Discovering Fake Trezor, MetaMask, and MyCrypto Android APKs

These fake apps will get you if you’re not careful. Always verify at a trusted source.

Harry
Harry
May 21, 2019 · 8 min read

There are a lot of different ways you can lose your cryptocurrency, even if you think you are being super safe with your secrets. Today we’ll dive into a few malicious APKs in the Android ecosystem that are targeting cryptocurrency users.

For each of these APKs, I used the jadx decompiler to see what the code is doing.

A fake Trezor wallet — com.trezorwalletinc.cryptocurrency

Phishfort notified me of a fake Trezor app in the Google Play Store. We decided to investigate.

The Google Play Store product page

I wanted to see if the app was Trezor-branded throughout, so I downloaded the app using BlueStack4 and gave it a whirl.

Surprisingly, the splash screen is branded differently, but the icon is still branded as “Trezor Wallet.”

The splash screen on the left and the home screen on the right after signing up with an email and password.

This piqued my interest, as they are using the Trezor branding to get downloads but are offering a completely different product (branding wise).

I ran the APK through HTBridge and their report told me it contacted a foreign domain coinwalletinc.com, which was registered earlier this year.

I used a file manager and transferred it to my other machine to unpack it. Using jadx decompiler and analysis tools, here’s what we found:

Since you need to use the app with an email and password, which suggests the wallet is custodial, I decided to look into sources/com/wallet/cryptocurrency/ActivityPackage/LoginActivity.java and I noticed a couple of things…

When you try to log in, it sends a request to coinwalletinc.com/nf5/index.php — which has a particular unprofessional default JSON response:

They are also exposing their error_log, which can be handy at gaining some intelligence — we know they are using a MySQL database to store things, and using the PHP mysqli API to interact with it. We can also guess that the earliest hit was 2019–02–01.

Anyway, after it authenticates you, it populates some strings in the app for your wallet balances, email, and name.

Throughout the code, in multiple files, it looks like they forgot to alter some of the StringRequest parameters, as the URL is a placeholder. For example:

See line reference 209

Pretty bizarre — surely this wouldn’t even pass UAT.

Anyway, I look to my receiving BTC address because “I want to start using this as a wallet because it has a really nice UI” …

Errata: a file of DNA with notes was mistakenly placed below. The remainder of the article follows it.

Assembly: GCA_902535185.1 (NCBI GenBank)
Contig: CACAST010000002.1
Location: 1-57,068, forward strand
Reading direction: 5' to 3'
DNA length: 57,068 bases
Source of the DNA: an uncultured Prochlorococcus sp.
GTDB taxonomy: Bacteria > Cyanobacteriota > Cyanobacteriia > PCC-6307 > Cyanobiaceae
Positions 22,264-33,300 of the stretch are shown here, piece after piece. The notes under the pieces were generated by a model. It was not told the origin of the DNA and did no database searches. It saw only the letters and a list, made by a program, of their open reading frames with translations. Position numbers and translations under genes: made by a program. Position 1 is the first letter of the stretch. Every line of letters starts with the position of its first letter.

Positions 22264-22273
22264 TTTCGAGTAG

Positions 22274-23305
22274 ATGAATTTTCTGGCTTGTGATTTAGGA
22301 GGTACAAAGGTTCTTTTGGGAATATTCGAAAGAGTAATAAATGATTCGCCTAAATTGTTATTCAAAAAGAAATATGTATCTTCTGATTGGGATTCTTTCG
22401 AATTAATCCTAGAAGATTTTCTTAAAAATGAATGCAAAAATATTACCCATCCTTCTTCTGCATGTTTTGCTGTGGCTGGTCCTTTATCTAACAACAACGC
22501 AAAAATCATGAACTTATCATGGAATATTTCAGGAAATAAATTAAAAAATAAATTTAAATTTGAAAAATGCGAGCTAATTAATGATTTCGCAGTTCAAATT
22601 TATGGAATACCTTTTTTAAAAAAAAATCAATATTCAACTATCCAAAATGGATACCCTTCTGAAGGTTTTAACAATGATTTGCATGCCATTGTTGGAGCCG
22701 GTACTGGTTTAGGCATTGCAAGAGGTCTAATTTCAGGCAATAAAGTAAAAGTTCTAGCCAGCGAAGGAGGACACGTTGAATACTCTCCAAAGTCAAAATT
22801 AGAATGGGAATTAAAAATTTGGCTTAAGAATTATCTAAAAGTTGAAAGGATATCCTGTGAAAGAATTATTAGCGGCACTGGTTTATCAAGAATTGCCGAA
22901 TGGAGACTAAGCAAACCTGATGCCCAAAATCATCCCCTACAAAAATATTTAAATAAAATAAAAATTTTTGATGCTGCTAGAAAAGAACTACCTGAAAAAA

It looks like the receiving address is hard-coded in the application to display and set the text of the clipboard.

Notice the seciliKod parameter — 1Lsj9BGpB3Nv15id9FWP71SRKKUFJPepfP0

In fact, there is a method stub to create an address for the user, but it is only a stub.

The method stub for creating a user address

I created an account, grabbed a list of receiving addresses, uninstalled the app, reinstalled the app, created a fresh account, and grabbed a list of the receiving addresses. (The tickers aren’t incorrect, it’s how the app is showing them to me. Most of the addresses are invalid for their given ticker).

Since I cannot find these strings hardcoded (except the BTC one mentioned earlier), I decided to revisit the SignupFragment.java file to see where it’s getting the addresses.

The method that actions a signup

We know from the Request Interface that method 1 is a POST request and we know it’s sending the context of SignupFragment. Looking at the way it handles the response, we can see it grabs the user addresses from the backend and puts them into the fragment properties and then commits them to the deviceSharedPreferences — a completely custodial wallet (not your keys, not your coins) with dodgy branding to bring in downloads.


More fake wallets — com.coin.mycrypto, com.exchange.idex, com.wallet.metamask

We were recently notified on our Discord channel about a MyCrypto APK being indexed on search engines. It’s not on the Play Store, so you’d need to download it from a third-party store.

Again, we decompiled the APK to investigate, and it’s a simple branded phishing screen that uploads your secrets to a Firebase instance.